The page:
Since moving to Texas I have been somewhat disappointed in the availability of good local and craft beer.  You’d figure with the rise in popularity of good beer (read: not yellow fizzy water) and the Texas way of freedom, liberties, etc. this would be a great beer state.  However, this does not appear to be true.  Sure, you can get your big mainstream “craft” breweries like Sam Adams, Sierra Nevada, Brooklyn, Rogue, and the like, but no real good local or semi-local beer seems to find it’s way to the shelves around here.  This is partially due to some ridiculous rules and regulations put out by the Texas Alcoholic Beverage Commission (TABC) the restricts what you can import into the state of Texas.  It’s also partially due to the city of Dallas and TABC working really hard to make sure that no precious land in the city of Dallas can be used to brew beer (an entire post unto itself).  The good news is that right down the street from where we live a great new store/bar has sprung up and is now a regular favorite.

The Bottle Shop on Greenville Ave

You can see from the front that they’ve set up in a nice old building.  They’ve done a great job renovating it and giving it a new feeling as well.  In the evenings they set up tables and chairs out in front to enjoy a nice patio beer (when it’s not 110 degrees as it seems to be lately).  When you step inside you’re greeted by a few comfy leather chairs, a handful of tables and chairs, and this great wall of choice beers.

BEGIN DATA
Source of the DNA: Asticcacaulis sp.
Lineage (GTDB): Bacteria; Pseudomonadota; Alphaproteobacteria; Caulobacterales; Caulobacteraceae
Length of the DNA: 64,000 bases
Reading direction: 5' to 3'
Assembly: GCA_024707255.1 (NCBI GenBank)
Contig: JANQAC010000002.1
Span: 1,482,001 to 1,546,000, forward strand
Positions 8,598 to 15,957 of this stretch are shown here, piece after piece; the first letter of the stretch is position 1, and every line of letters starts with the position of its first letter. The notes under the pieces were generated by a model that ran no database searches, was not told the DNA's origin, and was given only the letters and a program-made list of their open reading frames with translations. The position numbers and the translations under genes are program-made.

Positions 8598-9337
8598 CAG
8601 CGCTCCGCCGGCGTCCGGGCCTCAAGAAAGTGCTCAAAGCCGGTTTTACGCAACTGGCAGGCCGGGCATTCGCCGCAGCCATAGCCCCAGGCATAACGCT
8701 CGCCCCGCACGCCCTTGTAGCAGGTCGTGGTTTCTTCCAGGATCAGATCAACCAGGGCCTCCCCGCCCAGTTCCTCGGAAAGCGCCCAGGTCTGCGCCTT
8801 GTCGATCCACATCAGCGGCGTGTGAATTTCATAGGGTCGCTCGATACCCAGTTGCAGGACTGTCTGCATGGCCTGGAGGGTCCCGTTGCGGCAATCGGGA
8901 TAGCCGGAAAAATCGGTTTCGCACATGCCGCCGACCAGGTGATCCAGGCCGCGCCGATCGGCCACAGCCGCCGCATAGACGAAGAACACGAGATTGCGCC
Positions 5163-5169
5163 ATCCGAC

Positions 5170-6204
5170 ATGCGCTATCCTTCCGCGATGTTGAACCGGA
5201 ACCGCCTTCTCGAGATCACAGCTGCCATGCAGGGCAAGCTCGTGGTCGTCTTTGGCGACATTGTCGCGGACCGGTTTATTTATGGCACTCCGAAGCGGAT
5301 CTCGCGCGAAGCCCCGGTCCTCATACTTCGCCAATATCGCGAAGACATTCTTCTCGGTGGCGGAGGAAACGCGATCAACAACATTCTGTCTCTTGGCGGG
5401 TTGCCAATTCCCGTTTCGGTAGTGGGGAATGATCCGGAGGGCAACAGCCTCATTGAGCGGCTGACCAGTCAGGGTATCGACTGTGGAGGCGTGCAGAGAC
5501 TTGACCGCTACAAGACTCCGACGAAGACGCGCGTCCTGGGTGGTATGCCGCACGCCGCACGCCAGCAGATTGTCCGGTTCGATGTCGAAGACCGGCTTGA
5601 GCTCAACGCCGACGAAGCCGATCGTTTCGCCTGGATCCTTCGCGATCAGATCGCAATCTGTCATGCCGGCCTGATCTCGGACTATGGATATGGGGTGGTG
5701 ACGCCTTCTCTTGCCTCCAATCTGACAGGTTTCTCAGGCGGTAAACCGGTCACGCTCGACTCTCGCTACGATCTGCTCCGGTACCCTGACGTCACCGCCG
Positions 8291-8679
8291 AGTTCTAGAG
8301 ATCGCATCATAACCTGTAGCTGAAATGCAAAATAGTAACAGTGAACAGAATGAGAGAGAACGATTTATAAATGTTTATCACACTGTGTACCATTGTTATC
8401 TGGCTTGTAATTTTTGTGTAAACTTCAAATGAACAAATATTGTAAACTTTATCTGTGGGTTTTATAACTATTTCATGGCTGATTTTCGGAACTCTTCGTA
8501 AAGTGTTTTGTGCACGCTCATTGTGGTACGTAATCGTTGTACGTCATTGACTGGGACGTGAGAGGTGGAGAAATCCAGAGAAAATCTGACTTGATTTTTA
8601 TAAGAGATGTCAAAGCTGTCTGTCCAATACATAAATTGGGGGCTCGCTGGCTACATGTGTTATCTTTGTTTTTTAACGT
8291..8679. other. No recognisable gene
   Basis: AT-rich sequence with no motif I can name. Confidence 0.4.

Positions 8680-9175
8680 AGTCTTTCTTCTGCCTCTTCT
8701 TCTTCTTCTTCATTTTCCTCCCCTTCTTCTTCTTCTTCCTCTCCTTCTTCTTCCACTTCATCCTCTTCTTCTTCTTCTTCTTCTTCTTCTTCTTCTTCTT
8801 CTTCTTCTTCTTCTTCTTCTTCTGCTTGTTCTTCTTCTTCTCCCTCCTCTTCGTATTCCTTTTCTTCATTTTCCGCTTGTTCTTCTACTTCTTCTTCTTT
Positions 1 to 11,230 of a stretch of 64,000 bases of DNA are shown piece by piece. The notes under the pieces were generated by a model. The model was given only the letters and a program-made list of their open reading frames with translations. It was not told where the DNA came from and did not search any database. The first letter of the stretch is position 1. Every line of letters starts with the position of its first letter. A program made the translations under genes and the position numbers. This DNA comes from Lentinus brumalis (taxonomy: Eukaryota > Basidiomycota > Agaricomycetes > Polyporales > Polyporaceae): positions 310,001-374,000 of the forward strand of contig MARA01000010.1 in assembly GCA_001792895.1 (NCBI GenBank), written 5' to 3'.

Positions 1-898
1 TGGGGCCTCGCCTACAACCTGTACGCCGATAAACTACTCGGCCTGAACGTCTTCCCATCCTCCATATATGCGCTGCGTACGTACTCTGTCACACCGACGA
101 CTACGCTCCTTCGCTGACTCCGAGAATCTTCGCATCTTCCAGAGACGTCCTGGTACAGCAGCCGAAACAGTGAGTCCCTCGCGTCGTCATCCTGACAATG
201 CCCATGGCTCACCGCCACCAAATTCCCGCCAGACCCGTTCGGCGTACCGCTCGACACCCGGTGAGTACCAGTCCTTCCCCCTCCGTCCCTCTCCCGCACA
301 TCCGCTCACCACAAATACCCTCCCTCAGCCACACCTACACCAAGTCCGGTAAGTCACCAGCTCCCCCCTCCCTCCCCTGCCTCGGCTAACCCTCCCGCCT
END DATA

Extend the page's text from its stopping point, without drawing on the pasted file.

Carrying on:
This is what I like to see

They stock several hundred different varieties from a lot of different breweries from around the world.  They have it sorted out by geographical region of where the beer is brewed.  What’s even better is they have 2 beer experts that you can talk to and get suggestions.  I found this to be a good way to force myself to try something new instead of sticking with what I already know.  The prices are just as good if not better than what you’d find the beer at a grocery store like Whole Foods or Central Market.  In addition to being able to buy some great beer to take home with you, they also have a nice bar setup.

A good selection of cold beer and rotating taps

You can grab a pint from their frequently changing taps or ask for a chilled beer out of the cooler.  All in all this has been a great find and has kept us well stocked in delicious beer.

-Taylor